Electrorheological and magnetorheological fluids are liquids that experience dramatic changes in viscosity upon the application of electric and magnetic fields, respectively. Nano-engineered Materials These are not distinguished on the basis of their chemistry, but rather, size; the nano-prefix denotes that the dimensions of these structural entities are on the order of a nanometer (10 -9 m)as a rule, less than 100 nanometers (equivalent to approximately 500 atom diameters). Nanotechnology uses scanning probe microscopes (Section 4.10), which permit observation of individual atoms and molecules, and the ability to carefully arrange atoms (i.e., materials by design). This provides opportunities to develop mechanical, electrical, magnetic, and other properties that are not otherwise possible. Nanomaterials are finding niches in electronic, biomedical, sporting, energy production, and

other industrial applications: Catalytic converters for automobilesChapter 4 Carbon nanotubesChapter 12 Particles of carbon black as reinforcement for automobile tiresSection 16.2 Nanocomposites in tennis ballsChapter 16 Magnetic nanosize grains that are used for hard disk drivesSection 20.11 Magnetic particles that store data on magnetic tapesSection 20.11 The safety of nano-materials is unexplored, there are concerns that they may be absorbed into the human body, and if present in sufficient concentrations may pose health risks.

Recently Viewed Presentations

  • Redhawks Consulting Decathlon China The Challenge Using social

    Redhawks Consulting Decathlon China The Challenge Using social

    Rapid growth of online shopping. Social. Social media dominated by local players. Celebrity endorsement is popular. People consult others before making decisions. Technology. Social media . Mobile phones. Legal. Foreign social networking sites are permanently blocked in China. Tight government...
  • B L Lifesciences BL Lifesciences Medical Device Manufacturing

    B L Lifesciences BL Lifesciences Medical Device Manufacturing

    State of Art Building designed in Compliance to all Statutory / Regulatory requirements , our product requirements & future growth in mind Total built up area : 68,000 sq. ft. Ware House : 25,000 sq. ft. Manufacturing facility Current Staff...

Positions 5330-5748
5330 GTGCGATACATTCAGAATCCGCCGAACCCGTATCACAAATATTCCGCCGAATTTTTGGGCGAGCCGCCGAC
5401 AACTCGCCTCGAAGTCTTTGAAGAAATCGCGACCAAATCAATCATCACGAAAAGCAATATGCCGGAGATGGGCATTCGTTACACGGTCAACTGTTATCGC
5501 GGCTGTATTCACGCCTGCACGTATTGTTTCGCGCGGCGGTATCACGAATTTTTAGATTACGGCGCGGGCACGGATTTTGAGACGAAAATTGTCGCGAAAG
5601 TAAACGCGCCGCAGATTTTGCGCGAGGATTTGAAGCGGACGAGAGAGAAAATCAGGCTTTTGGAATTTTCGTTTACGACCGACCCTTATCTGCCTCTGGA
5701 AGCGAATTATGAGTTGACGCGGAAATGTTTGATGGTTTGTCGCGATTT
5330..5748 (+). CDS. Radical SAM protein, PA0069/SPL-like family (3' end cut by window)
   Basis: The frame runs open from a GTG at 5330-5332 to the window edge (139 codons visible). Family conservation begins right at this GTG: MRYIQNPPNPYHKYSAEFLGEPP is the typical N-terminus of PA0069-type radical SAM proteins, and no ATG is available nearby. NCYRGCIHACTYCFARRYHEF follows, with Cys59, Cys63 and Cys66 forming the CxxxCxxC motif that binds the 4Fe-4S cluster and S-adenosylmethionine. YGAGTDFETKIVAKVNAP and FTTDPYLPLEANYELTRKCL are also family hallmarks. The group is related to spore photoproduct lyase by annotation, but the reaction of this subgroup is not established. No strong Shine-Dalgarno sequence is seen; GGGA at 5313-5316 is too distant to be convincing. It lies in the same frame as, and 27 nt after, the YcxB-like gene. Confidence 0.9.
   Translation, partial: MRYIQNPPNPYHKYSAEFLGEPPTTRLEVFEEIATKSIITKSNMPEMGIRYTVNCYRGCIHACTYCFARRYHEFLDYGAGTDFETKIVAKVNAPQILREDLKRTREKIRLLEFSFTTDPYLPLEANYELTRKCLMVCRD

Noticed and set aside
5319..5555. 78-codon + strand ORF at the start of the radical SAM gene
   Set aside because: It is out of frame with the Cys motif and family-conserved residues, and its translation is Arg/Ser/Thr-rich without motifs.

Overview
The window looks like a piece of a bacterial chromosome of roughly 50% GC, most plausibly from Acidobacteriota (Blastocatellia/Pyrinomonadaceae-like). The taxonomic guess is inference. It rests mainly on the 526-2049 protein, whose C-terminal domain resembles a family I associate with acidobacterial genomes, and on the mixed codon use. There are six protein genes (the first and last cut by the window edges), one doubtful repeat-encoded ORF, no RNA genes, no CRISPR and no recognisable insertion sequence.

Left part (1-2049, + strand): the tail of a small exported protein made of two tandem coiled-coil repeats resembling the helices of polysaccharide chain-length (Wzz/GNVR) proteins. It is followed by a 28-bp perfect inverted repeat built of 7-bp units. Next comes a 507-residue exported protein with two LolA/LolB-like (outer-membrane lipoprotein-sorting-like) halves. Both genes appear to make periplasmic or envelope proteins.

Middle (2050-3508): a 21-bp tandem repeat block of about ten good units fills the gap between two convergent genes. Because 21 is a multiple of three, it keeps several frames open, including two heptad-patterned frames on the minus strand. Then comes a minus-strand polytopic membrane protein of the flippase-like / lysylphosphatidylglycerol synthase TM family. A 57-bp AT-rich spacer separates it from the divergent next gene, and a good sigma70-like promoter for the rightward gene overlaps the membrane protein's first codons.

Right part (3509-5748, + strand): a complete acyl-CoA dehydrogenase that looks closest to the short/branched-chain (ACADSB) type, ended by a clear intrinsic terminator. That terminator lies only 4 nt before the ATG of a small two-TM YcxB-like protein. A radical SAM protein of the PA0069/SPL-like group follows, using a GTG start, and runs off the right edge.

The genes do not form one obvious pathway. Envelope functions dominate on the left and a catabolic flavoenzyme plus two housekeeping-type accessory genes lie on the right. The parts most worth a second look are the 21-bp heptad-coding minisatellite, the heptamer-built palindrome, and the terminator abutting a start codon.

• Green-Schools Introduction to the Litter and Waste Theme

    Green-Schools Introduction to the Litter and Waste Theme

    GS covers a number of themes, beginning with litter and waste minimisation and followed by other themes such as en, w, tr, biodiversity & global citizenship. In order to implement the GS prog most effectively, the GS office encourages schools...
  • Office of Debt Management - Front page

    Office of Debt Management - Front page

    Increasing Net Issuance - Demand for Bills. As discussed during recent TBAC meetings, a number of developments have already increased, and are expected to further increase, demand for Treasury bills, including: Market participants expect money fund reform to result in...
  • Diagnostic différentiel - RRSPUM

    Diagnostic différentiel - RRSPUM

    du Cancer au Canada pour le . même. groupe. d'âge. 0.65% (650/100 000) Maladie. Thrombo-embolique. veineuse. Ainsi, le taux de cancer occulte chez les MTE non provoquées semble être quinze fois plus élevé que dans la population générale.
  • Class 2: AP style practice - Weebly

    Class 2: AP style practice - Weebly

    Class 2: AP style practice ... Dr. Andrew Jones, Ph.D in psychology, is a pro-life advocate. ... AP style practice answers Beat Story #1 feedback Beat Story #2 feedback Inside Reporting Tim Harrower Beyond breaking news Beyond breaking news The...
  • Chapter 2

    Chapter 2

    Cultural change can result from: Invasions by a foreign culture Revolution Epidemic diseases Cultural Contact No culture is free of outside influences. Direct cultural contact can cause far-reaching changes. Modern technology has affected almost every culture on earth. Chapter 4...
  • CONFERENCE PROPOSAL EDU 9800 Technology for Research Dr.

    CONFERENCE PROPOSAL EDU 9800 Technology for Research Dr.

    "Determine whether traditional child safety messages are effective or adequate. Examines the three basic premises underlying child safety messages—stranger danger, being a tattletale, and respecting adults—and how they may make children move vulnerable rather than less" (Allen, 1998)